Niddry Castle

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Niddry Castle

Niddry Castle is a fourteenth-century tower house near Winchburgh, West Lothian, Scotland. It is situated near the Union Canal, and between two large oil shale "bings", or waste heaps. Historically it was known as Niddry Seton or West Niddry to distinguish it from Niddry Marischal in Midlothian and Longniddry in East Lothian.[1]

The tower was built around 1500 by the Lord Seton. Mary, Queen of Scots stayed here 2 May 1568, after her escape from captivity in Loch Leven Castle.[2] George, Lord Seton garrisoned the castle in support of Queen Mary in 1572 during the civil war in Scotland. According to the chronicle, the Historie of James the Sext, it was twice attacked, in April and June. In April, the Captain with forewarning repelled a night attack. He suspended heavy timber beams around the tower and released them on a party climbing scaling ladders. The garrison of Edinburgh Castle supported Niddry by attacking Merchiston Castle, which was held for James VI, as a diversion.[3]

In around 1680, the castle passed to the Hope family and became part of the Hopetoun estate. The Hope family, now Marquises of Linlithgow, were granted the additional title Baron Niddry in 1814. In the 1990s, Niddry Castle was restored by Peter Wright as a private residence. An extensive archaeological excavation of the castle and its surrounding barmkin area was also initiated by the proprietor. Formerly a Scheduled Monument, the tower was de-scheduled in 1996 to allow restoration, at which point it was upgraded to an A Listing.[2]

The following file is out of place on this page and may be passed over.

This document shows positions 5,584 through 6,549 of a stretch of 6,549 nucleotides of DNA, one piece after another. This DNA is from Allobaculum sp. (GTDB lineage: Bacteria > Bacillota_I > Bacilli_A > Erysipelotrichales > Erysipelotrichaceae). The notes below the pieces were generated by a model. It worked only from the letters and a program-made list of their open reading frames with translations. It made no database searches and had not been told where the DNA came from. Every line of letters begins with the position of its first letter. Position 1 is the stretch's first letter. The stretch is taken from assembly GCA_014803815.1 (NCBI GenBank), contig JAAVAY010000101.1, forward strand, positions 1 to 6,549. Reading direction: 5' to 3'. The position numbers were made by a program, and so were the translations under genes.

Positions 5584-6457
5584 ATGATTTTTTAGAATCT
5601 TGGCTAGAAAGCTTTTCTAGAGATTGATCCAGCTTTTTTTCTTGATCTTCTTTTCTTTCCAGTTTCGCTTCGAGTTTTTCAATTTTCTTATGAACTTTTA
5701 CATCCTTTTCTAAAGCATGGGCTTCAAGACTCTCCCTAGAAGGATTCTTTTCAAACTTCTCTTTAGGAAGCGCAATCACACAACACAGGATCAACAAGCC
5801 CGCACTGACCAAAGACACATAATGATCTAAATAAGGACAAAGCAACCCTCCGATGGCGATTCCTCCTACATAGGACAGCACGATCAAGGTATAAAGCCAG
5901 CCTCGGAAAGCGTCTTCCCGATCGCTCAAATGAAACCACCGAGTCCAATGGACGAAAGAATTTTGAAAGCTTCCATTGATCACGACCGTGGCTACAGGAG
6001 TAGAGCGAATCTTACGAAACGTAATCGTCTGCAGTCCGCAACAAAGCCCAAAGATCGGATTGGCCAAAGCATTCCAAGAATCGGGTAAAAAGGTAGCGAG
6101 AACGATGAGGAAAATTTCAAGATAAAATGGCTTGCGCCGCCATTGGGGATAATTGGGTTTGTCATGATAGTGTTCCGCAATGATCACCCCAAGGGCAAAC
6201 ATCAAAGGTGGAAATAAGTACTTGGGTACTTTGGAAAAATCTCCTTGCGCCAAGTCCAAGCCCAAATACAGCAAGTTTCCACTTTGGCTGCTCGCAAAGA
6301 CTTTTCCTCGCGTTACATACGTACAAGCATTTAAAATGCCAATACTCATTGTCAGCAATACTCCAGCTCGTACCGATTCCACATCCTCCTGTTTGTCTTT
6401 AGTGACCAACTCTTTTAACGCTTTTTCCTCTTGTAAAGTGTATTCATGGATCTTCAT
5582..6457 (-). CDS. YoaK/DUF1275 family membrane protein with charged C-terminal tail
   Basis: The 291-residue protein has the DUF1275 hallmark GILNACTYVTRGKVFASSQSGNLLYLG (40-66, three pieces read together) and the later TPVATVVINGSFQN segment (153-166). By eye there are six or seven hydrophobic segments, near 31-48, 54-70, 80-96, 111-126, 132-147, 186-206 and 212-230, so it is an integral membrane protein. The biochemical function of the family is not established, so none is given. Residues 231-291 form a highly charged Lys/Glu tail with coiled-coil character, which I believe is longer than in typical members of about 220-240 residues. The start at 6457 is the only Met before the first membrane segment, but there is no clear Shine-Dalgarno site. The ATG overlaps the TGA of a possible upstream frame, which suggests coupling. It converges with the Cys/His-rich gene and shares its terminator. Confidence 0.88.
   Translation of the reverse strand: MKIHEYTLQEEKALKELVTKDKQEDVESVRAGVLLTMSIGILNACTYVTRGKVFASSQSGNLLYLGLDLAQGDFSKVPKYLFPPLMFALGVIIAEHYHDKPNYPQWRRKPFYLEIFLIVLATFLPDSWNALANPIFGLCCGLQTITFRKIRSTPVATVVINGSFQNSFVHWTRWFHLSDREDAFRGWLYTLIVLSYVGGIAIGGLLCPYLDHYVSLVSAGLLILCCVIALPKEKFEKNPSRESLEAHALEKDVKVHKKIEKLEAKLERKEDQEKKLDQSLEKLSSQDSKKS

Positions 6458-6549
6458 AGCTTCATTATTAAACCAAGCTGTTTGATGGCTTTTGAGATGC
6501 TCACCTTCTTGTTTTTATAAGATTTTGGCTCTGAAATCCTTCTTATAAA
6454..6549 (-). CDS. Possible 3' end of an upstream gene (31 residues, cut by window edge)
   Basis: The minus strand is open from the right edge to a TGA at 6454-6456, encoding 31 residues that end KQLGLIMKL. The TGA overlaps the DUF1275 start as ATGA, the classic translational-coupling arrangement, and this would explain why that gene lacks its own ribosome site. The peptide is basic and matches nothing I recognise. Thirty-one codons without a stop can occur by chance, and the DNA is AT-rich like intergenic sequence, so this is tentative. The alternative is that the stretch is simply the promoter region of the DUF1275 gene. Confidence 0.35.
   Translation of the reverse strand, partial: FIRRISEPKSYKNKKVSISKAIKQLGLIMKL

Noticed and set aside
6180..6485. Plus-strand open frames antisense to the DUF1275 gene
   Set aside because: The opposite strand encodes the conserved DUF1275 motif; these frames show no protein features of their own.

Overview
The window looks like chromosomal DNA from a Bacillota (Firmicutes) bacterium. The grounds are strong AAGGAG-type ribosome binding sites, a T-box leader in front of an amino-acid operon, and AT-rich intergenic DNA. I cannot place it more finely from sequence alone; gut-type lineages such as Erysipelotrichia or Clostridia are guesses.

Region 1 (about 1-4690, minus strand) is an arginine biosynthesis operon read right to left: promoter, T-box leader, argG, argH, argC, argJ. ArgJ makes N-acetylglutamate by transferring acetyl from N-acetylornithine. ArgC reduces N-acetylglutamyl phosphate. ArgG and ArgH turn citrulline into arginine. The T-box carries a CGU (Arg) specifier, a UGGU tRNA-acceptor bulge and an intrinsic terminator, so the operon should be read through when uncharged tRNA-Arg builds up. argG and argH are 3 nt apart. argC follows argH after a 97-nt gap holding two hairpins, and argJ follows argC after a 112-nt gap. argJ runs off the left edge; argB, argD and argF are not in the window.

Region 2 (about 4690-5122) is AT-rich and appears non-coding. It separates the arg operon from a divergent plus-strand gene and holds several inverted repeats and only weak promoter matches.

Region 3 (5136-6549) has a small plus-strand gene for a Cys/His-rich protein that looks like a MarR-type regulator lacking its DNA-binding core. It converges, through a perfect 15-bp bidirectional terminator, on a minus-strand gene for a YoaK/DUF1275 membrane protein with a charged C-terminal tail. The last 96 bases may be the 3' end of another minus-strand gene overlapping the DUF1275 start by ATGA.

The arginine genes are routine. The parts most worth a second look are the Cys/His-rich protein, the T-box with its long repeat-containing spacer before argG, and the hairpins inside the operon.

The four-storey L-plan tower has a corbelled parapet, and a turret in the angle of the "L", which was added in the 17th century. The basement is vaulted, and the hall was above, on the first floor.[2]

The Castle features briefly in the closing pages of Sir Walter Scott's novel The Abbot which deals with the flight of Queen Mary to England.

References[edit]

  1. ^ Norman Dixon (1947). "The Placenames of Midlothian" (PDF). 
  2. ^ a b c "Niddry Castle, Listed Building Report". Historic Scotland. Retrieved 2008-07-17. 
  3. ^ Thomson, Thomas, ed., The Historie of James the Sext, Bannatyne Club (1825), 105-7

See also[edit]

Coordinates: 55°57′13.29″N 3°26′55.44″W / 55.9536917°N 3.4487333°W / 55.9536917; -3.4487333